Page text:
self: &'_ AtomicU32Cell<T>,
            value: T,
            ordering: atomic::Ordering,
            self.0.store(transmute(value), ordering)

and so on for the other atomic sizes.

For enums you can have a wrapper around them that internally stores AtomicIsize for example


I think a better strategy here is to try to get something into the language for easily converting back to a C-like enum from its discriminant value -- that gives you a safe way to use AtomicUsize or whatever.

I would generally object to having atomic anything that isn't a machine word or similar; std::atomic's behavior on non-trivial types is generally regarded as a mistake in C++. It may also be tempting to do RMW operations that can't lower to something like lock xadd or amoadd or whatever; either you'll get it wrong (likely) or write a comparatively inefficient CAS loop that the compiler won't know to optimize into a single RMW intrinsic (less likely).

Atomics should be very thin wrappers over machine instructions (or CAS loop polyfills); more than that is asking for trouble, and you probably don't need it for performance; futex locks are almost always good enough except in tightly constrained scenarios, such as when building primitives like locks, condvars, and counters, or when there is a clear macrobenchmark need.

1 Like

I happen to have such a something right here!

1 Like

C++ solved the problem in C++20 by designating that padding bytes are ignored by things like atomic_compare_exchange. A reasonable implementation would be to zero the padding bytes being stored/compared. With assistance from the compiler, rust could do the same thing. (Edit: Though this wouldn't work nicely with transmuting &mut T to &AtomicCell<T>/AtomicCell<T>::from_mut, though I presume that wouldn't work anyways, since it would have to round up to a valid integer type size)

1 Like

This is not entirely true, reading padding bytes can be totally fine -- it depends on the type you are doing it at. Turning them into u32 is the problem (which could be avoided by using MaybeUninit<u32> instead). Comparing them with other data (compare_exchange) is even more of a problem.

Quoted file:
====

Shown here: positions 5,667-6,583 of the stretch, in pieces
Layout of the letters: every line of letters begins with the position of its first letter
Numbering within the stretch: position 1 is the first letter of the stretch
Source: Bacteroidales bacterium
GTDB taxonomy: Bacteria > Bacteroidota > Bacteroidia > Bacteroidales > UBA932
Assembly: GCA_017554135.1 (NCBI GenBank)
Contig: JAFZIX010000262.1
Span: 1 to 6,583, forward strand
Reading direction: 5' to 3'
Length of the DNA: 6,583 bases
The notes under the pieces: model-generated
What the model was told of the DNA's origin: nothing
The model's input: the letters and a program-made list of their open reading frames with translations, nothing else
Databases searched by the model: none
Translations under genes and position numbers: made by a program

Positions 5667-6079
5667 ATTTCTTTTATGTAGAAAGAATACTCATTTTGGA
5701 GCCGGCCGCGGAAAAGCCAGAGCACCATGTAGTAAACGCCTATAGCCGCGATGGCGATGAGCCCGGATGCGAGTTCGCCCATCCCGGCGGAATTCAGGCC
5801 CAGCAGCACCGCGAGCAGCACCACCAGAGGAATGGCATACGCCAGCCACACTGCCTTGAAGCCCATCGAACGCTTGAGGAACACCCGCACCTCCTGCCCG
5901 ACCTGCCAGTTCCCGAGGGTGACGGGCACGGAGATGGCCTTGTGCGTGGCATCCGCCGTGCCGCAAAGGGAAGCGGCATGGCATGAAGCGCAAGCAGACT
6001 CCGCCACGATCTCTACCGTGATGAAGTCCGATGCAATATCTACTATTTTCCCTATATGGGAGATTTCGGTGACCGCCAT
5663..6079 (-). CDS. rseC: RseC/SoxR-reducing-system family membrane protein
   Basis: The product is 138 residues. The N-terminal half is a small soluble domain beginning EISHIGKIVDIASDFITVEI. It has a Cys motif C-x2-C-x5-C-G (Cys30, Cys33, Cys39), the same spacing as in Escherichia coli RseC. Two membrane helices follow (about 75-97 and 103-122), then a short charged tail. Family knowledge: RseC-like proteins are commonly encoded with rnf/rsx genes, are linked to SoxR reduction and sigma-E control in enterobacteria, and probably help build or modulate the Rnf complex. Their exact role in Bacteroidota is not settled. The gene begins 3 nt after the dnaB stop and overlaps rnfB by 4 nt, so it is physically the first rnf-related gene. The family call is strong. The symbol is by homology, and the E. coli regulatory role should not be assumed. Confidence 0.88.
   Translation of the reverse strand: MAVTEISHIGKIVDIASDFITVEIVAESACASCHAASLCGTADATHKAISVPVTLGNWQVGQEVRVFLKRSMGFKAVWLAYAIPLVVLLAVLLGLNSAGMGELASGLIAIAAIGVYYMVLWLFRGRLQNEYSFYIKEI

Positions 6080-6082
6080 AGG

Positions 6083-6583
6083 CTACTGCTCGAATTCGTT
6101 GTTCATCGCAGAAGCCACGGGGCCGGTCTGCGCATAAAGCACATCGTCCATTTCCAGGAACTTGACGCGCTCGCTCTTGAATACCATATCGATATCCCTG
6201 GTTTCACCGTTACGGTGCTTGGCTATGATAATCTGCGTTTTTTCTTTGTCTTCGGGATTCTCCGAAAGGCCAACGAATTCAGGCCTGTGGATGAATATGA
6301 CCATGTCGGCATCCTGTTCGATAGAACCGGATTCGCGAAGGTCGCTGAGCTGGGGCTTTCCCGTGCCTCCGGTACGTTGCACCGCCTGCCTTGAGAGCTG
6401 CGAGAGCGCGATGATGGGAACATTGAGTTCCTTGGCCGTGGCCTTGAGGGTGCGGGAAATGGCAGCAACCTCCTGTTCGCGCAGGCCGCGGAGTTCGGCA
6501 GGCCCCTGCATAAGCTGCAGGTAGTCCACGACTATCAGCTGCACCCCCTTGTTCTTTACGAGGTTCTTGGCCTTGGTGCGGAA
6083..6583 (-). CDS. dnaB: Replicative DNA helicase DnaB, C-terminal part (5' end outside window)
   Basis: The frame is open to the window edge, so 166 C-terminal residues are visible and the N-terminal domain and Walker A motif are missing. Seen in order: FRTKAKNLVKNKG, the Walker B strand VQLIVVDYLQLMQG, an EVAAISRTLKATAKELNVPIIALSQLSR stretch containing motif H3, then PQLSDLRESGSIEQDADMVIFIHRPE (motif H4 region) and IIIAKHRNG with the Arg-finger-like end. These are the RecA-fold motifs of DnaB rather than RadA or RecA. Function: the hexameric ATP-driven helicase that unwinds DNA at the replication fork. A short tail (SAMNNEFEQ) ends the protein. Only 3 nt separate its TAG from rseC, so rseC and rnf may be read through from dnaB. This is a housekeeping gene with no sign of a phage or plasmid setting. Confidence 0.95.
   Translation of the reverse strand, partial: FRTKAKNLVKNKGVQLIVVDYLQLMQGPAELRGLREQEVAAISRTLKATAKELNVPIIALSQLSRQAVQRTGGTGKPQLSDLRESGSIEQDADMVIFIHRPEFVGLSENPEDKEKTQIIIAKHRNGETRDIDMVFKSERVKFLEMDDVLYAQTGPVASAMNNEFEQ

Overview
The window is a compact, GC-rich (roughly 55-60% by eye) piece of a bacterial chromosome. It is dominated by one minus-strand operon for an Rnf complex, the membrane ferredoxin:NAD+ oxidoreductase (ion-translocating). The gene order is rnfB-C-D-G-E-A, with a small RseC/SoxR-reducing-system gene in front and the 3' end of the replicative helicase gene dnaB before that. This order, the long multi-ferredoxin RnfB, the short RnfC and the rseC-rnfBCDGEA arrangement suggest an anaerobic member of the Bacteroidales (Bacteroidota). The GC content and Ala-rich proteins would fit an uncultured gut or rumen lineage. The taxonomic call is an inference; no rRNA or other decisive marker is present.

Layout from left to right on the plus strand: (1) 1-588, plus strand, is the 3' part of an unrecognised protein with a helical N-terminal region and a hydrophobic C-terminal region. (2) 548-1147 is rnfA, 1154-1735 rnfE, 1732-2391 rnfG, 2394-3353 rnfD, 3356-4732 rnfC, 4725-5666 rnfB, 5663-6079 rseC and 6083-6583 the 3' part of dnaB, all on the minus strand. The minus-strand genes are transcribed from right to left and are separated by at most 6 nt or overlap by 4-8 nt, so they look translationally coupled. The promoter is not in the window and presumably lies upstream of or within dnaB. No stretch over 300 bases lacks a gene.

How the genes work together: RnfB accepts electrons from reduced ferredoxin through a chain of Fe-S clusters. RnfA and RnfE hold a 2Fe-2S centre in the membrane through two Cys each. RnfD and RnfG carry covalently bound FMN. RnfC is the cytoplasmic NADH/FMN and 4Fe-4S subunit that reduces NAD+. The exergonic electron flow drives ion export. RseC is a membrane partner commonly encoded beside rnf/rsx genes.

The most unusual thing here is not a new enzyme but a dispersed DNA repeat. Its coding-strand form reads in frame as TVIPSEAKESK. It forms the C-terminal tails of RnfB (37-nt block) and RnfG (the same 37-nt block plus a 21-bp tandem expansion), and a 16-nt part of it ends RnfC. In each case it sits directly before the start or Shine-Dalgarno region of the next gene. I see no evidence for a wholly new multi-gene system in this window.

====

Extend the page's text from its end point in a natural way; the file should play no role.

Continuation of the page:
AtomicCell actually exists, as part of crossbeam, but it has all these issues.

I would not say they "solved" it, I'd say they attempted to solve it. I have no idea how to turn the C++ semantics into a formal operational model of what happens. In particular note that they have a really wacky wording regarding unions, which I cannot make much sense of.

Also, how are compilers supposed to lower compare_exchange on types like (u16, u8)? There is no hardware instruction that will compare bytes 0, 1, 2 but ignore byte 3.

As you noted, that is not possible, at least not in an API like this, because of get_mut -- note that from_mut is "easy", one can make that function zero all the padding. get_mut is the killer because now the API/compiler does not control all the stores that happen to this location (any write to a &mut anywhere could be a write to an atomic location).

Also "zero the padding" is not possible for unions because there is no way to even figure out which bytes are padding and which are not. That's probably why the C++ spec basically gives up on unions here...


Making a general and generic Atomic type is impossible except on hardware without atomic size restrictions. Not everything, that can be done in a single-threaded context can be unambiguously translated into code designed for a multi-threaded context.

  • Are you dealing with types, that fit directly into the largest available atomic?